The Golden Road, Preseli Hills, Pembrokeshire
Key information: The Golden Road, Preseli Hills, Pembrokeshire
Not long or particularly strenuous, but this walk is unbelievably atmospheric, steeped in history and ringing with legends.
- Walkopedia rating88
- Natural interest14
- Human interest13
- Negative points0
- Total rating88
- Level of Difficulty: Moderate
This walk description page is at an early stage of development, and will be expanded over time. Your comments on this walk, your experiences and tips, and your photos are very welcome.
The following was provided by Sharon Jenkins Carter. (Easter 2012) Thank you, Sharon.
This is not a long walk, nor a particularly strenuous one, but it is unbelievably atmospheric, steeped in history and ringing with legends.
It follows an ancient Neolithic track across the ridges of the Preseli hills. Believed to have served travellers as a route to and from Ireland 5000 years ago, the wild moorland and spectacular views provide a backdrop to a walk which is spiritually uplifting and at the same time, humbling in its tones of the past. In the words of Wynford Vaughan Thomas : "Everywhere you feel the presence of the megalithic tomb-builders, of the Iron Age warriors who piled the stones for the great hillforts and of kindly and absent-minded old Celtic saints."
The route takes you over Carn Menyn, a rocky outcrop of dolemite, or bluestone, the source of the stone used in Stonehenge. Maybe the Pembrokeshire bluestones travelled this well trodden byway, on their way to creating the famous landmark in the south of England. The landscape is singing with legend: Geoffrey of Monmouth, believed that Merlin the Magician may well have been involved in transporting the bluestones from these hills.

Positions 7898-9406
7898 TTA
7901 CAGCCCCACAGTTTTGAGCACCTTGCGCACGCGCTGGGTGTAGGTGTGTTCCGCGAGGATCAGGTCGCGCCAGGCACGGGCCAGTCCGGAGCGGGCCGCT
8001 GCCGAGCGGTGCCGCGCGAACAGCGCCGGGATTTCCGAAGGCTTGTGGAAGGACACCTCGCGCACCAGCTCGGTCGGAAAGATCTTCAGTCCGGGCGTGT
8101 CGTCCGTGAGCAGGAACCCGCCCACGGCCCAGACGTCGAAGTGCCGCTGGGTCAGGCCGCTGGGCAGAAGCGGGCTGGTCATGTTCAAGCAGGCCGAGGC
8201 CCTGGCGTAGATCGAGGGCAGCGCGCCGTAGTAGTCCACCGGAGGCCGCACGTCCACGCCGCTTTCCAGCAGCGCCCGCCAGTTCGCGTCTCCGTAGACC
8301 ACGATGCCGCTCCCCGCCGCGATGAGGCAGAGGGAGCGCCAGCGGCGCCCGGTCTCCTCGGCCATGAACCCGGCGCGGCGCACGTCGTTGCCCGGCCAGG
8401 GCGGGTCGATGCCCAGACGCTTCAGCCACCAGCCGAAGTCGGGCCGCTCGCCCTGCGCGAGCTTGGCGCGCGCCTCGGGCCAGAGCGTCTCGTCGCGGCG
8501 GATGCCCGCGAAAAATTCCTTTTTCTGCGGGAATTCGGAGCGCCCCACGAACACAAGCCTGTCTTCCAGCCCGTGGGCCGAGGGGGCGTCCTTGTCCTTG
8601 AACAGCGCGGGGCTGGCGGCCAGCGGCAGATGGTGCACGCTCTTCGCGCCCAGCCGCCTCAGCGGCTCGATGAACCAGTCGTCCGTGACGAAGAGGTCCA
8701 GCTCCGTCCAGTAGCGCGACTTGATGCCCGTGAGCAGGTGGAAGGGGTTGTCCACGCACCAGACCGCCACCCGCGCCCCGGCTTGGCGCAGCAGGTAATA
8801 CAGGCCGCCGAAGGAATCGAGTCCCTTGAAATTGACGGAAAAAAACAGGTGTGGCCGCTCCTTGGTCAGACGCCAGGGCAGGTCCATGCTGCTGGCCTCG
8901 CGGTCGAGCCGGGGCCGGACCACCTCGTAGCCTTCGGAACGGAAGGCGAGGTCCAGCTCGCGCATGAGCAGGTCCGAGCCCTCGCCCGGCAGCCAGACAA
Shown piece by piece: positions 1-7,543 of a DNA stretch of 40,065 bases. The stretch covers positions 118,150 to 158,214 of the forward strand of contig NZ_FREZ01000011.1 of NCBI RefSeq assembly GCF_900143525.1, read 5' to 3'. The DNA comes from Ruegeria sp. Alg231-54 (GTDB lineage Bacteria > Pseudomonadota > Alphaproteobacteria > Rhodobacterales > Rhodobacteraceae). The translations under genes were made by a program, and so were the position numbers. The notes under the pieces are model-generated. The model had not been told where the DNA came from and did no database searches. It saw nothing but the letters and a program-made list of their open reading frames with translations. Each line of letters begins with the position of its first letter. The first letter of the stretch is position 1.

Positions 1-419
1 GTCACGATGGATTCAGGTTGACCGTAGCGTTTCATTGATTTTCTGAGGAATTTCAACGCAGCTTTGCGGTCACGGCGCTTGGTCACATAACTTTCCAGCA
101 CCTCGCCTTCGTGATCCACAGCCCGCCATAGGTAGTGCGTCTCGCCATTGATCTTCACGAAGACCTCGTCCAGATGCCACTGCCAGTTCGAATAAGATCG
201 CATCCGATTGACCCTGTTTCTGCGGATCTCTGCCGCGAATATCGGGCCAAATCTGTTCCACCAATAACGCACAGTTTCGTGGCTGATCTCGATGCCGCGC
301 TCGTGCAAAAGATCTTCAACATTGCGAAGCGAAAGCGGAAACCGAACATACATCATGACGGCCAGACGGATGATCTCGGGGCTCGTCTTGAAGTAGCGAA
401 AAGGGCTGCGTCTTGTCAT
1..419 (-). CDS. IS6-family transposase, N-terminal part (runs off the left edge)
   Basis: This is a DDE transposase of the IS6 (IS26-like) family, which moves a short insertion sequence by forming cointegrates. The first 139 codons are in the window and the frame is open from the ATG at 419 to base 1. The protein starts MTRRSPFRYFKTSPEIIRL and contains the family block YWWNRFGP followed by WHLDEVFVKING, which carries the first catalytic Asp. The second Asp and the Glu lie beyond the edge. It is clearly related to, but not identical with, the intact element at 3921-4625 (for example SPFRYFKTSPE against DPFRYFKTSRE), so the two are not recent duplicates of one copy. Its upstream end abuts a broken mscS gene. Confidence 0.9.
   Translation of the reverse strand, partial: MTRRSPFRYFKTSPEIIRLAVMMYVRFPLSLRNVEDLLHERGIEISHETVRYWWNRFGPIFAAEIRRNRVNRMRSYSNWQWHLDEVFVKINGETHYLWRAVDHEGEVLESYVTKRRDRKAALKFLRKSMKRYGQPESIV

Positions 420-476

Close to Carn Bica stands a ring of stones known as Beddarthur, legend claims it to be the last resting place of King Arthur and his knights. There are the remains of an Iron Age hill fort on Foeldrygarn and there is a burial cairn, dating from the Bronze Age on the summit of Foel Eryr, on the Western edge of the Golden Road. Legend and history; the distinction blurs as you walk along the Golden Road and cannot help but wonder, in whose footsteps you are treading.
Buzzard and Red Kite patrol the skies, wild ponies roam the slopes and the song of the skylark rises from the gorse.
It was Easter Sunday. My father and I exchanged Easter good wishes with a French couple who were walking the route in the opposite direction. We shared our Welsh cakes with them under the bluestone outcrop and paused together for a moment to appreciate the magic of the past and the weight of the centuries. Then we headed on west, picking our way over the stony ground, walking amongst Kings.
Other accounts: share your experiences
Your comments on this walk, your experiences and suggestions, and your photos are very welcome. Where appropriate, you will be credited for your contribution.
Safety and problems: All walks have inherent risks and potential problems, and many of the walks featured on this website involve significant risks, dangers and problems. Problems of any sort can arise on any walk. This website does not purport to identify any (or all) actual or potential risks, dangers and problems that may relate to any particular walk.
Any person who is considering undertaking this walk should do careful research and make their own assessment of the risks, dangers and possible problems involved. They should also go to “Important information” for further important information.
Anyone planning an expedition to this place should see further important information about this walk.
Responsible travel matters, a lot. How you travel will make a real difference - for better or worse. PLEASE consider this when making plans. Read more